6 Reasons BPA is a Toxic Poison
I’m sure just about everyone has heard of BPA, but many people are still confused about its presence and safety risk. Simply put, bisphenol-A is a synthetic compound used in plastic and epoxy resins. What does that really mean to you? Think about everyday items like water bottles, sports equipment, CDs, and DVDs. On the epoxy side, you might have BPA lining the inside of food cans and water pipes, or in thermal paper (the kind used in receipts). Studies indicate the majority of Americans test positive for BPA.  Why is this a problem? Well for one thing, BPA can lead to endocrine disorders or other health problems. I’m going to run through 6 reasons why you’re much better off without this compound and some simple advice for how you can avoid BPA.
1. BPA is Especially Dangerous to Women
Recent evidence suggests that BPA is toxic to a woman’s ovaries.  One study found that after exposure, follicle production was fewer and smaller as the production of estradiol, a hormone necessary for normal reproductive development, had become stunted.  There’s even evidence suggesting that BPA exposure can shorten the reproductive lifespan and lead to infertility. 
2. BPA Causes Lung Problems in Kids
In addition to being harmful to a woman’s reproductive system, there’s evidence suggesting that exposure can also cause issues for the unborn child during pregnancy.  In a study of mothers and infants, the mothers with higher levels of BPA had children with decreased lung function. According to the study, each tenfold increase in the average BPA concentration corresponded to a 14.2 decrease in lung function.  The study also noted that the children were more likely to develop persistent wheezing by age 5, suggesting the very scary idea that an expectant mother’s BPA exposure can actually affect her child’s lung development.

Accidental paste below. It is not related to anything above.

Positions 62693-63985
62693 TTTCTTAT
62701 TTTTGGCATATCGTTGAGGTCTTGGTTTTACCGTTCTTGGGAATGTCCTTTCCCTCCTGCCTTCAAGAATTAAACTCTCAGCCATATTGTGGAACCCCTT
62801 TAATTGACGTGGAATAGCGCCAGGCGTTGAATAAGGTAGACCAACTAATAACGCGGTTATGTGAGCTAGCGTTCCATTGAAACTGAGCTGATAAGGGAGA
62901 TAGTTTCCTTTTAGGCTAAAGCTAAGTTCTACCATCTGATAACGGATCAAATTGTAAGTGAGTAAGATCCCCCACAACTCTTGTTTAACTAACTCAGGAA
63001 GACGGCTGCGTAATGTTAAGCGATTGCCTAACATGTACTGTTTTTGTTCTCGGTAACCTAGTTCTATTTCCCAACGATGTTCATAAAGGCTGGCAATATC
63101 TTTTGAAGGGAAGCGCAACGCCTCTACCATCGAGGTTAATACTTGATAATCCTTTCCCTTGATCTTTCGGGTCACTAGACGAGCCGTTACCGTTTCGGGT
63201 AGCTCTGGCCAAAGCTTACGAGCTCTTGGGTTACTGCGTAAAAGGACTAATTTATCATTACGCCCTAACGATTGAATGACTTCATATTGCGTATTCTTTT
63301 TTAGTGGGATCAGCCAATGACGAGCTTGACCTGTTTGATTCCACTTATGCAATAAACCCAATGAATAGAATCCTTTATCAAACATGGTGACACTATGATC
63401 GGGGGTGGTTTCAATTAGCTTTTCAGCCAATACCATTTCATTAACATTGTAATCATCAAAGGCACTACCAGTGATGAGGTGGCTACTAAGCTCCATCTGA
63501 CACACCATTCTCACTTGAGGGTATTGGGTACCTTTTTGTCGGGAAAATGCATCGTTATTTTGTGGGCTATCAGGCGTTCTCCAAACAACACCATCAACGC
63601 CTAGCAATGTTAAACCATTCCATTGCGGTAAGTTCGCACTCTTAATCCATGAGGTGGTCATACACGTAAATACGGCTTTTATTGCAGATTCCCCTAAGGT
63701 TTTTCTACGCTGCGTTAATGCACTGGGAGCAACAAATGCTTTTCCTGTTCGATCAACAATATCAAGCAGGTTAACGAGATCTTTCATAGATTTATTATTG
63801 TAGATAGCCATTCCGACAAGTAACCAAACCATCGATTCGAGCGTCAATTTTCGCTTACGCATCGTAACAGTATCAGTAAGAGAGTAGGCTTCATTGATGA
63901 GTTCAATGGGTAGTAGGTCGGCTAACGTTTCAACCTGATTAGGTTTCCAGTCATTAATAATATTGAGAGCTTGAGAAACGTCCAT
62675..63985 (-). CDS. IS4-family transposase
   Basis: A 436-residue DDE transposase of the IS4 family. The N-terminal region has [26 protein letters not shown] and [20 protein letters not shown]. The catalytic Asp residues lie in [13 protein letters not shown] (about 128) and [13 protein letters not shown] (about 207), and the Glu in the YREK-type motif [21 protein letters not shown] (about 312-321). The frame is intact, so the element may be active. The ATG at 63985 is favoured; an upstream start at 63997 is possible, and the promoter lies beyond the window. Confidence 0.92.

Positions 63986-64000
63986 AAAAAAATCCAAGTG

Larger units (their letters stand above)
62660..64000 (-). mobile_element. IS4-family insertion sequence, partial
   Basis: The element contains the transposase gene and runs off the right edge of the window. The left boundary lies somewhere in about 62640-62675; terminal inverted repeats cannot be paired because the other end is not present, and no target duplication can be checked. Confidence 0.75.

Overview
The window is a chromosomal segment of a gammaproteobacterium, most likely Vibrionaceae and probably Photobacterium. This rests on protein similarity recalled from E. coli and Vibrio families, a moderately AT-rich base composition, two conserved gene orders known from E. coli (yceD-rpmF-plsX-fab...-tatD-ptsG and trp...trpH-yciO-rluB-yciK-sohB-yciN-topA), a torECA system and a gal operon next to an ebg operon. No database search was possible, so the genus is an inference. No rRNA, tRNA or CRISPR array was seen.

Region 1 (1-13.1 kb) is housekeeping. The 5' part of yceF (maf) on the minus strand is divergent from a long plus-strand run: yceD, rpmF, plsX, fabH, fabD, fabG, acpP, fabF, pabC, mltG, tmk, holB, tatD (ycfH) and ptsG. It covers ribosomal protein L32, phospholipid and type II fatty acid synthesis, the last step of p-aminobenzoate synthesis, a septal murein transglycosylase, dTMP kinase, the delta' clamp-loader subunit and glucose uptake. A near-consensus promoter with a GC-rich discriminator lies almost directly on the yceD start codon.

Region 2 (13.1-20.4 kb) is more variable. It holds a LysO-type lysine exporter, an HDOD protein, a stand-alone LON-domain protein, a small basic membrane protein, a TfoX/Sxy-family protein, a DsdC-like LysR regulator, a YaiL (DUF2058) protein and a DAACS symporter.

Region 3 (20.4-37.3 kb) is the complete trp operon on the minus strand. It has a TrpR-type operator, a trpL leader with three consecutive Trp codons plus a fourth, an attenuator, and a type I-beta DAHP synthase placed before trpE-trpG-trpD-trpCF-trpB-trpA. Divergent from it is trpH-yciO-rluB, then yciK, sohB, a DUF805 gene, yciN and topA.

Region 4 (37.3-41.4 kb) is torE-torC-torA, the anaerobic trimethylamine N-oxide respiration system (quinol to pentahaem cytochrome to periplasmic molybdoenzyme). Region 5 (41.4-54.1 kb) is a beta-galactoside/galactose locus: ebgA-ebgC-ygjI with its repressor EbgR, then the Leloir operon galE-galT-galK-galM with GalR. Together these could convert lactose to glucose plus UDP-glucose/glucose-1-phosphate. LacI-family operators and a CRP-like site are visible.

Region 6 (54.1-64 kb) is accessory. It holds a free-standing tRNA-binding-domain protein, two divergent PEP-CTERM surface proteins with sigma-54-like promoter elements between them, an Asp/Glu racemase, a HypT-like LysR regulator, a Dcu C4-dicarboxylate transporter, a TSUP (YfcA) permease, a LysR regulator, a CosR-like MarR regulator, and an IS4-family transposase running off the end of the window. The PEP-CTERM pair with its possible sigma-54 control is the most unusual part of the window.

3. BPA Leaches Into Bottled Water
Years ago, there was a concern that drinking from water bottles left in hot cars increased cancer risk. That was never proven, but what is certain is that toxic levels of BPA seep into water from plastic. For over four weeks, scientists studied plastic water bottles left in three different temperature conditions. The highest temperature — 158 degrees Fahrenheit — was chosen because car interiors can easily reach that on a hot day. In the hottest bottles, there was an increase in levels of BPA, suggesting that the levels of this poison steadily increase over time. 
4. BPA Pollutes the Air
It’s bad enough that BPA is in so many items, but recent evidence even suggests it’s polluting the environment. Chemical companies often use BPA as a plasticizer to make plastic stronger and, in 2013, over 26 tons of the stuff was released into the air. What does that mean for us? Well, not only do we have to worry about ingesting BPA or absorbing it through the skin, inhalation is also a concern. In fact, one study found that BPA is everywhere.  To give you some more perspective, another study found BPA in everyday household dust.  Read more